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Psychosis During Pregnancy: Treatment Considerations

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Annals of Clinical Psychiatry

Abstract

The onset of psychosis during pregnancy presents several difficult management decisions and a careful risk–benefit analysis is required. Withholding antipsychotic treatment may produce more risks than benefits. Studies on neuroleptic teratogenicity are contradictory. Most of the commonly used neuroleptics exhibit a pregnancy risk of category C. Neuroleptic use during pregnancy may be associated with adverse effects in the pre- and postnatal period. These concerns include compromising uterine blood flow, post-partum neonatal sedation, and extrapyramidal signs expressed in the neonate. Each neuroleptic exhibits a unique pharmacokinetic profile. The antipsychotic properties and side effects considered most significant include sedation, half-life, hypotension, and apparent hydrophilicity. In this case study a decision to select molindone was based on these parameters.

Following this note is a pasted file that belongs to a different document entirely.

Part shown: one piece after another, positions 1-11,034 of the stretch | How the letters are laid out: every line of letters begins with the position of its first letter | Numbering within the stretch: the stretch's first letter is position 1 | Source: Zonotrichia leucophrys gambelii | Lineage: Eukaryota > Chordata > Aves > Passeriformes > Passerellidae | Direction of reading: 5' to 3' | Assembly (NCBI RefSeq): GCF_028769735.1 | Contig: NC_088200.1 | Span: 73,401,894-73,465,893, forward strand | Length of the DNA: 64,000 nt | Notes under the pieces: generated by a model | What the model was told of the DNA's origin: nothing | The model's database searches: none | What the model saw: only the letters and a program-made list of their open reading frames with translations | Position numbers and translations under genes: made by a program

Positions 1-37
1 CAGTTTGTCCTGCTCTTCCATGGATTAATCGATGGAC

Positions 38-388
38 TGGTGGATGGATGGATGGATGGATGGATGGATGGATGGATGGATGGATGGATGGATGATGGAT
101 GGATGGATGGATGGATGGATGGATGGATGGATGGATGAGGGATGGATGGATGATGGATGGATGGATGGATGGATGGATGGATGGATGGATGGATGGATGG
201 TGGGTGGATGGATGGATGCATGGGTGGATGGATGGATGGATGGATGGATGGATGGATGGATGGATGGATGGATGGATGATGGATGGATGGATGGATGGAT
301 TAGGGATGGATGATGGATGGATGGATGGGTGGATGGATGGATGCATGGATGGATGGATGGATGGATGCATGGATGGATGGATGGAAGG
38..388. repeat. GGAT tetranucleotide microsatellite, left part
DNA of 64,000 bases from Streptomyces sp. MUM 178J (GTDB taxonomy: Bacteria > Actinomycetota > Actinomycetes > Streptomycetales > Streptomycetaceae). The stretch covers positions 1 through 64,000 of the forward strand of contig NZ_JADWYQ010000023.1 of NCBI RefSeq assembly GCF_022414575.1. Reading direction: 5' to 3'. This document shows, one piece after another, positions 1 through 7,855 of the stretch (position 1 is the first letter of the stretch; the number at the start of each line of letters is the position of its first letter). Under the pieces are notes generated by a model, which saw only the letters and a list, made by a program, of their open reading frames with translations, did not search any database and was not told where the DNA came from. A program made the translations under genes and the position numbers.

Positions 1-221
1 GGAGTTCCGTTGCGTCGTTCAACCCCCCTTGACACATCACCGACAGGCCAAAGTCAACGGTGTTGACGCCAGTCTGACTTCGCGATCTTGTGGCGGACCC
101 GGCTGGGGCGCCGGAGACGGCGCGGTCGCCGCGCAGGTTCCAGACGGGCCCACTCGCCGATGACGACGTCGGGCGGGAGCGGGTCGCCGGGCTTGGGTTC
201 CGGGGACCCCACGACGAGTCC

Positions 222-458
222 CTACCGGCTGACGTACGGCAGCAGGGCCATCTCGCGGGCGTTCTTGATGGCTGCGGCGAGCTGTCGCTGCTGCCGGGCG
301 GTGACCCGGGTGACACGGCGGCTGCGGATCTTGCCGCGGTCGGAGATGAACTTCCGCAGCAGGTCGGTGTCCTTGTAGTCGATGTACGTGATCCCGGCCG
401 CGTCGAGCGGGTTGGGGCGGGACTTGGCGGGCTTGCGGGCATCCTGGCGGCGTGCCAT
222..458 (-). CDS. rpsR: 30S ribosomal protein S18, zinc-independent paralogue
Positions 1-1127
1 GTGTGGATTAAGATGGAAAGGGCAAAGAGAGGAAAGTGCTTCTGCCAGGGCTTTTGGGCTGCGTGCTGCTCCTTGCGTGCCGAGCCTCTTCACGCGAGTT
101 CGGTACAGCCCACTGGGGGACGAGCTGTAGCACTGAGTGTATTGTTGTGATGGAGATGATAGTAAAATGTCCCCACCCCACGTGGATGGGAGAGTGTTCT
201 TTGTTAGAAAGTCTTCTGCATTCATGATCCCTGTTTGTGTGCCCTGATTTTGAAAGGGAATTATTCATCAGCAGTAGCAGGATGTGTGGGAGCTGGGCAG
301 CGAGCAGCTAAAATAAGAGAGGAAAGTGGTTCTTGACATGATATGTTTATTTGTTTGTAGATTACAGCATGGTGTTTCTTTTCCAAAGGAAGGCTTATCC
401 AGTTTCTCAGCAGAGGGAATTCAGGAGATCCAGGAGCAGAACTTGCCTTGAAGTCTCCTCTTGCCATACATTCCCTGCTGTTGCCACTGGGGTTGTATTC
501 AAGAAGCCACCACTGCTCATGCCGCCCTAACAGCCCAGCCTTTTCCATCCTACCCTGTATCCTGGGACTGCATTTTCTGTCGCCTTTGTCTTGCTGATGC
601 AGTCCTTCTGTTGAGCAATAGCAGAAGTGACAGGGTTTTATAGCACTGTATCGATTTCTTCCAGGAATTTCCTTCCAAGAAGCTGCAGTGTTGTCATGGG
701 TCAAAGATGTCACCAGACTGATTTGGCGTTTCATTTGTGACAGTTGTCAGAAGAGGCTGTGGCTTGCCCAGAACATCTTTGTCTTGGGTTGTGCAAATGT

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Pinkofsky, H.B. Psychosis During Pregnancy: Treatment Considerations. Ann Clin Psychiatry 9, 175–179 (1997). https://doi.org/10.1023/A:1026234125565

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